Workers want and need to know their work is appreciated. Showing gratitude to employees is the easiest, fastest, most inexpensive way to boost performance. New research shows that gratitude boosts employee engagement, reduces turnover, and leads team members to express more gratitude to one another—strengthening team bonds. Studies have also shown that gratitude is beneficial for those expressing it and is one of the most powerful variables in predicting a person’s overall well-being—above money, health, and optimism. The WD-40 Company knows this firsthand. When the leadership gave thousands of managers training in expressing gratitude to their employees, the company saw record increases in revenue.
Despite these benefits, few executives effectively utilize this simple tool. In fact, new research reveals “people are less likely to express gratitude at work than anyplace else.” What accounts for the staggering chasm between awareness of gratitude’s benefits and the failure of so many leaders to do it—or do it well? Adrian Gostick and Chester Elton call this the gratitude gap. In this invaluable guide, they identify the widespread and pernicious myths about managing others that cause leaders to withhold thanks.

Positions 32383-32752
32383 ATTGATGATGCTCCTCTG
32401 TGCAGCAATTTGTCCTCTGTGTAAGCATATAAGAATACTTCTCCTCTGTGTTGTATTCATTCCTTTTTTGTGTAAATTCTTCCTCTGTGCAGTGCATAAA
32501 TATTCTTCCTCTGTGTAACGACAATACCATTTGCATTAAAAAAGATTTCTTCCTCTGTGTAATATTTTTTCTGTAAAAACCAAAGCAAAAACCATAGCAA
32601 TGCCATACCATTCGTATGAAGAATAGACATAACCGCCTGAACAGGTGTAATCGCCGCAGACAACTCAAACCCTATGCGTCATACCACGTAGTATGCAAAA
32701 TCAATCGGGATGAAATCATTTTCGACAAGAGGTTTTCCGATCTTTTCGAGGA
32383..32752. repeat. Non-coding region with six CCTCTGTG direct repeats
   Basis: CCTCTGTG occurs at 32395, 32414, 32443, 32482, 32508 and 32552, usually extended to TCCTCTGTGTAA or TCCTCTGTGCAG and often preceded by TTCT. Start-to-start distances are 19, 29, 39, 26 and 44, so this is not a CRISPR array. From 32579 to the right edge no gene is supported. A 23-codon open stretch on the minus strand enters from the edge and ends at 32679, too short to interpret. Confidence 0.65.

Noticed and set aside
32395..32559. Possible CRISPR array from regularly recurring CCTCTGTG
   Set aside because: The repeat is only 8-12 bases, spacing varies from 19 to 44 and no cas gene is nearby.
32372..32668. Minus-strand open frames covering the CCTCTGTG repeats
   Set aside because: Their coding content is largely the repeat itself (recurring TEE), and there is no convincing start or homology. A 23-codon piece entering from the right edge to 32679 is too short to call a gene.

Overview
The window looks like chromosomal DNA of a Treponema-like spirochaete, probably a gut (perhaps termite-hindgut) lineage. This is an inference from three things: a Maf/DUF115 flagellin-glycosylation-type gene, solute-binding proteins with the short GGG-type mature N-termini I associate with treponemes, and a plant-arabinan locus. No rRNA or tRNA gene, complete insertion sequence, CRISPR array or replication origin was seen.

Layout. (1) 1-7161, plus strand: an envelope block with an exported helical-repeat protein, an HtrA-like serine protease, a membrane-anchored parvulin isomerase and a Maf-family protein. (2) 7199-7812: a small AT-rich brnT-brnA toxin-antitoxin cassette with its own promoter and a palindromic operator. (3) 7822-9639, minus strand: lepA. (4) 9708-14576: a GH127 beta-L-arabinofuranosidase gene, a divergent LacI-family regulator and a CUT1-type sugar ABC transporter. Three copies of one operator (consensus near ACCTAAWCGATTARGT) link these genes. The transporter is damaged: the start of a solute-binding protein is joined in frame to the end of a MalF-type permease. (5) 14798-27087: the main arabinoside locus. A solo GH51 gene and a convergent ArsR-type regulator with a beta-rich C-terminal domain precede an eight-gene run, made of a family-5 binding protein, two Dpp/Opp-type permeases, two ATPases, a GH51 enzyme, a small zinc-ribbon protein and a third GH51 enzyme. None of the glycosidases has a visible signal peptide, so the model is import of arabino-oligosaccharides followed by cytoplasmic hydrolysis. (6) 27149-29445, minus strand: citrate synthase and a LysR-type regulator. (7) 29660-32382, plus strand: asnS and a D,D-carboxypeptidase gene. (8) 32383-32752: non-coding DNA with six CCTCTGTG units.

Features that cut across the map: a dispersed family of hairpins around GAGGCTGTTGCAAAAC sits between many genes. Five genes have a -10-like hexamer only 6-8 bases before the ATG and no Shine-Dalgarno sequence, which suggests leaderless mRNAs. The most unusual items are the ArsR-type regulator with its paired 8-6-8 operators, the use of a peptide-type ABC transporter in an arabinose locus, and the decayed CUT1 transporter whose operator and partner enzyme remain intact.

Gostick and Elton also introduce eight simple ways managers can show employees they are valued. They supplement their insights and advice with stories of how many of today’s most successful leaders—such as Alan Mulally of Ford and Hubert Joly of Best Buy—successfully incorporated gratitude into their leadership styles.
Showing gratitude isn’t just about being nice, it’s about being smart—really smart—and it’s a skill that everyone can easily learn.